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There is nothing you can or should do to try stop drought affected leaves from dying back. If the roots haven't been completely killed by drought, you may find new shoots starting to grow at soil level, so just keep the pot watered as necessary, but not soaking wet, water only when the surface of the soil feels dry to the touch, not at all if the soil ...


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I read somewhere that the Black Pepper plant has salt or sugar crystals that form on the underside of the plant, and will eventually turn to dark spots on the leaves. It is my understanding that as the plants grows it releases these sugar/salts that it doesnt need as the plant expels moisture.


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The first citrus tree i got from the nursery had lots of blooms but no leaves. After a few weeks when all the blooms were spent came the leaves. I didn't know much about citrus trees at that time so i thought it was normal for it to bloom first and then set leaves like so many other fruit trees do but ever since then, it has never acted like this and has ...


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If all normal daylight really came from a "point source 93 million miles away", you would see many different things compared with the way they are. For example, the sky during the day would be completely black. Shadows on the ground would also be completely black. At sunrise and sunset, the light level would change from "normal" to "pitch black" in a few ...


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A study published in PubMed.gov concluded that "Generally the results showed that human urine compared well with urea as a source of N for crops but optimum rates depend on the sensitivity of the crops to soil salinity, which should be monitored where human urine is regularly used for fertilizing crops." There are many communities where urine is regularly ...


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None at all - human urine is a useful component on compost heaps, and if sprayed on grass, will likely make it grow thicker and greener - but only in limited in amounts,and never in contained plants. Too much uric acid for any plant in a pot, especially the amount and frequency you're talking about. Put some pants on and use the bathroom instead... UPDATE ...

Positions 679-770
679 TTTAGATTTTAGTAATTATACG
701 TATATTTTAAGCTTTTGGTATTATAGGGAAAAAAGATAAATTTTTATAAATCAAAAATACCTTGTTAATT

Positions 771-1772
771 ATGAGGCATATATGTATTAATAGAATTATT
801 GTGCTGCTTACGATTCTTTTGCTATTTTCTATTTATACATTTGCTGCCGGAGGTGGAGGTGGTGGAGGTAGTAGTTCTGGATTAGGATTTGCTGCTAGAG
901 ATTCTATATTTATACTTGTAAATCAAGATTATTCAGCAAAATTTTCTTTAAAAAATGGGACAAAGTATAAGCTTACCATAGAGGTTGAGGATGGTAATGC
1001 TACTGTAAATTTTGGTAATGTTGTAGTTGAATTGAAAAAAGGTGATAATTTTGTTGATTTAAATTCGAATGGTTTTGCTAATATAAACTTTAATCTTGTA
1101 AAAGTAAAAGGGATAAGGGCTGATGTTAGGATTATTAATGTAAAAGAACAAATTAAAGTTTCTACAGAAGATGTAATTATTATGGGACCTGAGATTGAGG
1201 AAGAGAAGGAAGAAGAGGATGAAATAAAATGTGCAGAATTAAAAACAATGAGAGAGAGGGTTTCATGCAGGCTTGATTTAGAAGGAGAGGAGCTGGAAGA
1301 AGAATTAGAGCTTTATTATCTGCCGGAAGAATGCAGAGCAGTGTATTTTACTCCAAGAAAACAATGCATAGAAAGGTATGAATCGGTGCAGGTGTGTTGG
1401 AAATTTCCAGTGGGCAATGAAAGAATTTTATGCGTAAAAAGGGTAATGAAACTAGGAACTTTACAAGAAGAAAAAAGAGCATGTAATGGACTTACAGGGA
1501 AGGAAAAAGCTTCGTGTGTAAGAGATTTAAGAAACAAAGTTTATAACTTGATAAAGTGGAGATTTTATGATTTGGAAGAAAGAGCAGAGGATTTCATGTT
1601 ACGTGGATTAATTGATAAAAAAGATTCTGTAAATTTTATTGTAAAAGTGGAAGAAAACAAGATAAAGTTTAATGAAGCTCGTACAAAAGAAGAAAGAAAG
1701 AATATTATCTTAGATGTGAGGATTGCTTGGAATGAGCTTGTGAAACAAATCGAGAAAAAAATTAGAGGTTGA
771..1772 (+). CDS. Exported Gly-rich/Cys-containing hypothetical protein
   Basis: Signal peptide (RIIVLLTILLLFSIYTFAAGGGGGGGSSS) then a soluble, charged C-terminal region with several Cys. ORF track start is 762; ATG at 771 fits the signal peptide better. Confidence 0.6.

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Also, I would remove dead stems and brown fronds -- they are not only unsightly, but can provide a place for the critters to hide.


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There are many different types of Chamaedorea. Some have single stems, but yours is one of the multi-stem varieties. Perhaps Chamaedorea seifrizii. All Chamaedorea like bright shade, growing naturally under a canopy of trees. The closer you can get to that, the happier your palm. Looks like it could use some nutrition. Maybe some palm fertilizer and ...


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The UK "5 a day" health advice amounts to a recommendation of 400g of vegetables per day. Most people would have a hard time eating that much radish, lettuce, etc. You also need root vegetables and legumes which are not so fast maturing. The answer will probably "a lot more space than you hoped". One study in the 1970s concluded that you need about 4,000 ...


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It looks like Iresine herbstii, but it's got very leggy and badly needs cutting right back and maybe a slightly larger pot. These plants respond well to cutting back and it's usual to do this annually or biennially in spring; it should form a bushy plant with more than one main stem when it regrows. Turn it out of its current pot and check if its ...


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